• Wearing facial masks: Complete covering of the nostrils and mouth prevents the transfer of the virus from the respiratory tract of infected people, or aerosols in the atmosphere, to healthy people.

• Keeping safe physical distance: this prevents exchange of the virus as we touch hands or speak, cough, sing, shout and laugh in each other’s presence.

• Lockdown and curfews: limit the time and distance over which people may establish and maintain physical contact with each other.

There are two fundamental facts we must all take into consideration. First, all viruses must penetrate into the cells of a living host to survive and multiply; and this coronavirus uses the respiratory tract to enter into our bodies.

Taking Individual Responsibility to Prevent COVID-19

Recently there has been much talk of a deadlier strain of the virus called the British Variant of SARS Cov-2. It is capable of both spreading faster and causing more serious disease and a greater chance of dying. Additionally, another strain has been identified in Brazil where over 225,000 have died from the disease. Each person is therefore called to double his/her efforts and responsibility for self-protection. The public health measures recommended by the government have been effective and should be observed, despite the mild discomfort.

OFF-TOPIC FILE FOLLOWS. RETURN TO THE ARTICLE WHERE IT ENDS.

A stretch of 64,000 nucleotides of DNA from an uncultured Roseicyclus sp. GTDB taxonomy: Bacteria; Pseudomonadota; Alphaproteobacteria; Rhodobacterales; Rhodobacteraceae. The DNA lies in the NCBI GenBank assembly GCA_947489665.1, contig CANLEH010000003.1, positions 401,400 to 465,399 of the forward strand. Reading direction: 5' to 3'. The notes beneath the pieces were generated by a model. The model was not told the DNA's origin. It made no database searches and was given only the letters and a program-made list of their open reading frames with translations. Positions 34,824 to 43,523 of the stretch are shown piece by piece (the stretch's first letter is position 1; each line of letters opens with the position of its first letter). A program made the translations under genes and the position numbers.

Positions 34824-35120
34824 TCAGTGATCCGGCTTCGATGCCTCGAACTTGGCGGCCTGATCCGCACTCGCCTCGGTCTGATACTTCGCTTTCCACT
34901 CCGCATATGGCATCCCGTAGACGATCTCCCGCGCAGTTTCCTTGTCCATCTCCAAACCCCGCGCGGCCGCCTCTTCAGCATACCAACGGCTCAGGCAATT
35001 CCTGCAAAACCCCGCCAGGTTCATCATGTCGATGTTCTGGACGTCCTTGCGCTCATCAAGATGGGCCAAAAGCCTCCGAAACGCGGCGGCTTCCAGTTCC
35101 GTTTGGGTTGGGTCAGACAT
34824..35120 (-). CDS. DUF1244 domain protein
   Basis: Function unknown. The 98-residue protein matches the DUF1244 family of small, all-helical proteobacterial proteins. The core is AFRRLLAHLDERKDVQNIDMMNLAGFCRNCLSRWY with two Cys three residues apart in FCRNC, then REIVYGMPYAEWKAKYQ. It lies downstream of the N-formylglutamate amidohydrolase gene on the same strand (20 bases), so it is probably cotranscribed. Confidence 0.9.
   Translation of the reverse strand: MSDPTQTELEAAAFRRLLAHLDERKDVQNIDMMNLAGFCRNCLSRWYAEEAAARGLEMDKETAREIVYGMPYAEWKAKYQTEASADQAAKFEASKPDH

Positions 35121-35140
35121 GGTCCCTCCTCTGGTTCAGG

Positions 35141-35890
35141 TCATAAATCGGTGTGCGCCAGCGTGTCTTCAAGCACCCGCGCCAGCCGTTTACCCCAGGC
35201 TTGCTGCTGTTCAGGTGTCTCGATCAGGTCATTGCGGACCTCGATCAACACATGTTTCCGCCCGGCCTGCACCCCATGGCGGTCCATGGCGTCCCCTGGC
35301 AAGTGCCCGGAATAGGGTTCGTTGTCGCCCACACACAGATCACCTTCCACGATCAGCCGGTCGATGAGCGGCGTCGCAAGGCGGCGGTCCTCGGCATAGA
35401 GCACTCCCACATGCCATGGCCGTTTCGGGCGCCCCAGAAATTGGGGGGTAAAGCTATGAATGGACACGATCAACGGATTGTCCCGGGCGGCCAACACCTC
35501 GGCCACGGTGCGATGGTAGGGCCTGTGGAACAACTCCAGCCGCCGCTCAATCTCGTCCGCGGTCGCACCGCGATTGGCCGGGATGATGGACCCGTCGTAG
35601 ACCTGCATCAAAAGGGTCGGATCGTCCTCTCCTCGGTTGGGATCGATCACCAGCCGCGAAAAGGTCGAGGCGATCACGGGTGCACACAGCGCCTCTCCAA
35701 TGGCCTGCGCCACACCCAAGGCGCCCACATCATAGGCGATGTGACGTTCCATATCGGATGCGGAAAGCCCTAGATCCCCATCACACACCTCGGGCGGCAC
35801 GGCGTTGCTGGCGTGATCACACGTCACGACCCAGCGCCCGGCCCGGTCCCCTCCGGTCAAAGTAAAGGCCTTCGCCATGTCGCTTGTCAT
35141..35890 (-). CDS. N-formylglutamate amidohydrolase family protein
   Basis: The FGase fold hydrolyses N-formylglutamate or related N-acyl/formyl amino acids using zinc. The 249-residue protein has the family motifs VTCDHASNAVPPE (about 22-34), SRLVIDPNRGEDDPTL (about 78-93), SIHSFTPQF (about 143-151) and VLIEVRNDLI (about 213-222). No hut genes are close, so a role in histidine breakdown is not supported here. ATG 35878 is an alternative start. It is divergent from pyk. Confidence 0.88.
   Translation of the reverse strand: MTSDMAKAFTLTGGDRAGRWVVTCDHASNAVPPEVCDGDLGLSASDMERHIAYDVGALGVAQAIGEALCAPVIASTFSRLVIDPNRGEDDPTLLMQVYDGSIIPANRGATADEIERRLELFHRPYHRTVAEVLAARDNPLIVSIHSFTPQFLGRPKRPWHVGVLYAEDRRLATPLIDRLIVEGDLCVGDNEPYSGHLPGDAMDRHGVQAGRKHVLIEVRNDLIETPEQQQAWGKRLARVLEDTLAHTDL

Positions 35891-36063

Taking Care of General Health

Every day, we are reminded that having a healthy immune system has been proven to offer significant protection from the coronavirus infection. Healthy diets of fresh fruits and vegetables, daily exercise, Vitamins C and D, minerals like Zinc and Magnesium, exposure to sunshine and fresh air all help to boost our immune or defense system. However, we must also cease the use of tobacco and alcohol and limit the fats, salt and sugar in our foods to prevent and control chronic conditions like asthma, diabetes and especially high blood pressure which puts us at the highest risk of dying if we should contract COVID 19.